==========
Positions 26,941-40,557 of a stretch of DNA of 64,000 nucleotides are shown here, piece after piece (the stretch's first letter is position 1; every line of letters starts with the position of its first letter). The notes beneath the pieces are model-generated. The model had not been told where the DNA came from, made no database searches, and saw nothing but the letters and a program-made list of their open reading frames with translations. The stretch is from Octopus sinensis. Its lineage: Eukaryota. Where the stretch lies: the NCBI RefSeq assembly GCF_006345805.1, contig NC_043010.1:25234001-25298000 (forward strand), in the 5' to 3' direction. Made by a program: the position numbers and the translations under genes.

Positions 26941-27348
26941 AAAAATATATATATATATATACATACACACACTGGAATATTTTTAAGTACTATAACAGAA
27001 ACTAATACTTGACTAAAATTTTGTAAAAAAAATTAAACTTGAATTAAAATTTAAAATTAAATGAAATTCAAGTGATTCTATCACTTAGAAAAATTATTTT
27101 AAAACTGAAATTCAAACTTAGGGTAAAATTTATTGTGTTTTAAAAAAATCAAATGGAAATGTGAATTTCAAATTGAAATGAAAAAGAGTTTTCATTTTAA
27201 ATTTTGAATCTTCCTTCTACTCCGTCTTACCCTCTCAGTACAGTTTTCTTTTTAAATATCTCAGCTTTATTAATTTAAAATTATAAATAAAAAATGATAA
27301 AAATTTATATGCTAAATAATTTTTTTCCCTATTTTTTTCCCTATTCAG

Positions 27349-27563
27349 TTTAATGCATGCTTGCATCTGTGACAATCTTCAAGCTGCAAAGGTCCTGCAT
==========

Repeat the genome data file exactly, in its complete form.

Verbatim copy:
Positions 26,941-40,557 of a stretch of DNA of 64,000 nucleotides are shown here, piece after piece (the stretch's first letter is position 1; every line of letters starts with the position of its first letter). The notes beneath the pieces are model-generated. The model had not been told where the DNA came from, made no database searches, and saw nothing but the letters and a program-made list of their open reading frames with translations. The stretch is from Octopus sinensis. Its lineage: Eukaryota. Where the stretch lies: the NCBI RefSeq assembly GCF_006345805.1, contig NC_043010.1:25234001-25298000 (forward strand), in the 5' to 3' direction. Made by a program: the position numbers and the translations under genes.

Positions 26941-27348
26941 AAAAATATATATATATATATACATACACACACTGGAATATTTTTAAGTACTATAACAGAA
27001 ACTAATACTTGACTAAAATTTTGTAAAAAAAATTAAACTTGAATTAAAATTTAAAATTAAATGAAATTCAAGTGATTCTATCACTTAGAAAAATTATTTT
27101 AAAACTGAAATTCAAACTTAGGGTAAAATTTATTGTGTTTTAAAAAAATCAAATGGAAATGTGAATTTCAAATTGAAATGAAAAAGAGTTTTCATTTTAA
27201 ATTTTGAATCTTCCTTCTACTCCGTCTTACCCTCTCAGTACAGTTTTCTTTTTAAATATCTCAGCTTTATTAATTTAAAATTATAAATAAAAAATGATAA
27301 AAATTTATATGCTAAATAATTTTTTTCCCTATTTTTTTCCCTATTCAG

Positions 27349-27563
27349 TTTAATGCATGCTTGCATCTGTGACAATCTTCAAGCTGCAAAGGTCCTGCAT